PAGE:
It’s January 12, 2019. My last post was on returning home after my mother’s funeral. She died on Halloween Day. My Daddy died three years ago. So I am now, in my dotage, an orphan. An old woman orphan.
These days, life stretches out behind me, like it stretched out before me when I was young. I’ve been here awhile, and sometimes I wish I’d handled things differently, made different choices, seen different outcomes. But that’s a tight, smoking circle that always leads me back to this truth: the lessons learned were worth the price of the trip. I am who I am thanks to every little thing. And yet …
Days come and go, the sun rises and sets. I make choices every morning, change my mind mid-coffee, reevaluate over lunch, set out to accomplish “at least one material thing” mid afternoon, resign myself to the day I’ve spent over dinner, and start looking at the clock around six thirty, wondering if it’s too soon for pajamas. Do you do that? I don’t know, maybe I’m an island of internal conflict, arm wrestling with procrastination … winner gets ice cream.
But in the grand scheme of life, there are some things that I can feel good about checking off.
- I’ve come through decades of counseling, most of it good, in my quest to unpack all the baggage, and to unearth who I was put here to be.
- I’ve painted houses, and portraits, written articles, and songs, designed homes, developed media projects … each activity a response to the creative pool that undulates inside me. I never reached for fame. I was and am always on a mission to follow that creative urge, whatever it was or is, to its completion.
- Loving, more than being loved, has been my modus. “Spill love everywhere” is a motto I embrace. Even if it seems invisible; even if it appears, in the immediate instant, to make no difference at all. Keep it up. Keep going. And when I spill love on others, I can’t help but get some on myself. Love is messy. It gets all over everything.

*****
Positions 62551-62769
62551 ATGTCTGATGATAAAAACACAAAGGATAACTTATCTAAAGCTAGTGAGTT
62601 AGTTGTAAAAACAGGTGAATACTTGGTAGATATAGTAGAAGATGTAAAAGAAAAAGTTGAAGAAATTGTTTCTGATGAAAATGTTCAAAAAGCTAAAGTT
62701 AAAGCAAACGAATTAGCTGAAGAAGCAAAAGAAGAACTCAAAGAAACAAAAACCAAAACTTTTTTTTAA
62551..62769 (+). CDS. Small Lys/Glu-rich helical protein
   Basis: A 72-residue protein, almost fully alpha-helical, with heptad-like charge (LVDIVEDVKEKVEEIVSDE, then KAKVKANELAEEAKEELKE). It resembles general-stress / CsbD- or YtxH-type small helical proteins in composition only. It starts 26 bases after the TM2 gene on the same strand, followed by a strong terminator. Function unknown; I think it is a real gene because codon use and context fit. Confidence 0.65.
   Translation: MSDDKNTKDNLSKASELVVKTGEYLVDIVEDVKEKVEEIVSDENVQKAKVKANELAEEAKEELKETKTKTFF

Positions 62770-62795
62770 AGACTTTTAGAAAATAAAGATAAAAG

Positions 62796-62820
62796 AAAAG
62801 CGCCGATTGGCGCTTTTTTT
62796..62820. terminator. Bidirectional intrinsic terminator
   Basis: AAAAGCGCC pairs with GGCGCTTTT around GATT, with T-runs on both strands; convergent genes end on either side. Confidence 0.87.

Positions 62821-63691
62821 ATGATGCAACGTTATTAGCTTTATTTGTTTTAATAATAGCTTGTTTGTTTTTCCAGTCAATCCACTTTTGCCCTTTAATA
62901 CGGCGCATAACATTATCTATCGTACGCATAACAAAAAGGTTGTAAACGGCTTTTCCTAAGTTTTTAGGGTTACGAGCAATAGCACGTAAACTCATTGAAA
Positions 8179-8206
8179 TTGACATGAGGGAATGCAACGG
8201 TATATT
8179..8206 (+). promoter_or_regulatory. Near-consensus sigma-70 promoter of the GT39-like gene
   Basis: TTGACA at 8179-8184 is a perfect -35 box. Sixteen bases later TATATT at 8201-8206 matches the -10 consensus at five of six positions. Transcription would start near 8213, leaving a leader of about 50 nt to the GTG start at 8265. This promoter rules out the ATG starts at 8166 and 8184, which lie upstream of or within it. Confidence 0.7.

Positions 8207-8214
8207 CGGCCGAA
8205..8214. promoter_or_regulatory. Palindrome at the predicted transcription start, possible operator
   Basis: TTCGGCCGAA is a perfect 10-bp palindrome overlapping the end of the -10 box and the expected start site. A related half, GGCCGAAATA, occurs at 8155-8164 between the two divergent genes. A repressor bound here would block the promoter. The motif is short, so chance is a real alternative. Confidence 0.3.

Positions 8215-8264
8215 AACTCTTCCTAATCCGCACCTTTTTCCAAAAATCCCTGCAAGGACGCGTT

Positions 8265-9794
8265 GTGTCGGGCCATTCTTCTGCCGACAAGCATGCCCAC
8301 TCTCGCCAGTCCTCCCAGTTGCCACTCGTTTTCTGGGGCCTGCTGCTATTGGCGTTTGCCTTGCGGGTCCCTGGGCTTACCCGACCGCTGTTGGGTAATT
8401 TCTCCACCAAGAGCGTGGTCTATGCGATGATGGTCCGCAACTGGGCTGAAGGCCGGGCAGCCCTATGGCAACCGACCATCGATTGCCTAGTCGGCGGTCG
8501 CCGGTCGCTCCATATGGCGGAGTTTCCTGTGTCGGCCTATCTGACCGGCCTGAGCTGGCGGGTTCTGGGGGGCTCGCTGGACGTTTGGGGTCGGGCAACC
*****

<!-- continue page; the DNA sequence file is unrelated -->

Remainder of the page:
A favorite quote:
“Her finely touched spirit still had its fine issues, though they were not widely visible. Her full nature spent itself in channels which had no great name on the earth. But the effect of her being on those around her was incalculably diffusive, for the growing good of the world is partly dependent on unhistoric acts; and that things are not so ill with you and me as they might have been, is half owing to the number who lived faithfully a hidden life, and rest in unvisited tombs.” – George Eliot, “Middlemarch”
In this huge world, with all these people, it’s easy to want to be relevant. Publicly relevant. To make a difference, and be recognized for it. But I’m consciously choosing, in this little life, to focus on the doing rather than on the being. It matters not who knows it, other than I. I know. I know the truth; the beautiful, ugly, magnificent, broken truth about who I am, what I’ve done/not done, for better or worse, throughout these years.
When I lay my head down on the pillow at night, in the sober darkness, I am fully present for that truth. I beg God’s forgiveness, His mercy, and His grace. Broken people do broken things, every single day. We’re all broken. But we can — in our brokenness — aspire. Aspire to wholeness. And it’s love — of self, of others, of this life we live — that will get us there.
Beginnings are sometimes hard to wrap our brains around.
A baby’s last push into this world, that would be seen as an ending — of life inside her mother’s womb — and yet, that first gulp of air is the breath of Spirit; a beginning infusion which, repeated throughout her life, will sustain her, until she draws her last.
What happens then? Some say they know; have crossed over and come back. Who am I to question them? I can only wonder, hope, and believe.
I’m wondering this morning if life itself isn’t one long, dramatic birth canal that carries us to places we’ve only read about, dreamt of, and imagined.
My mother is 96. She lies in her bed … old, frail, a mere shadow of the woman she’s been. She’s unresponsive, for the most part, and time is growing short. Soon, she will be gone.
But on that other side I see her emerging, young and beautiful, running into the arms of my Daddy, who passed four years ago. Truth is, I believe that, in many ways, she is with him now.
Beginnings — endings. The circle of life. All of it a painful, and wondrous, and a miraculous journey.
What the caterpillar knows as an ending, is the beginning to the butterfly.
I didn’t know about her for years. Never heard of her. Then, one day, in the period I would soon dub ‘the dark night of my ex-husband’s soul’ she came. A light dawned.
I’d always been a creative girl, a passionate teen, then while wedded I morphed into an unsure and eagerly accommodating woman. When I finally acknowledged the “past due notice” and filed for “the divorce,” I realized I couldn’t speak. No, listen, I could string words together, I could even sound coherent on occasion, but the kernel of “me” at the heart of it all was missing. When did I grow so soft?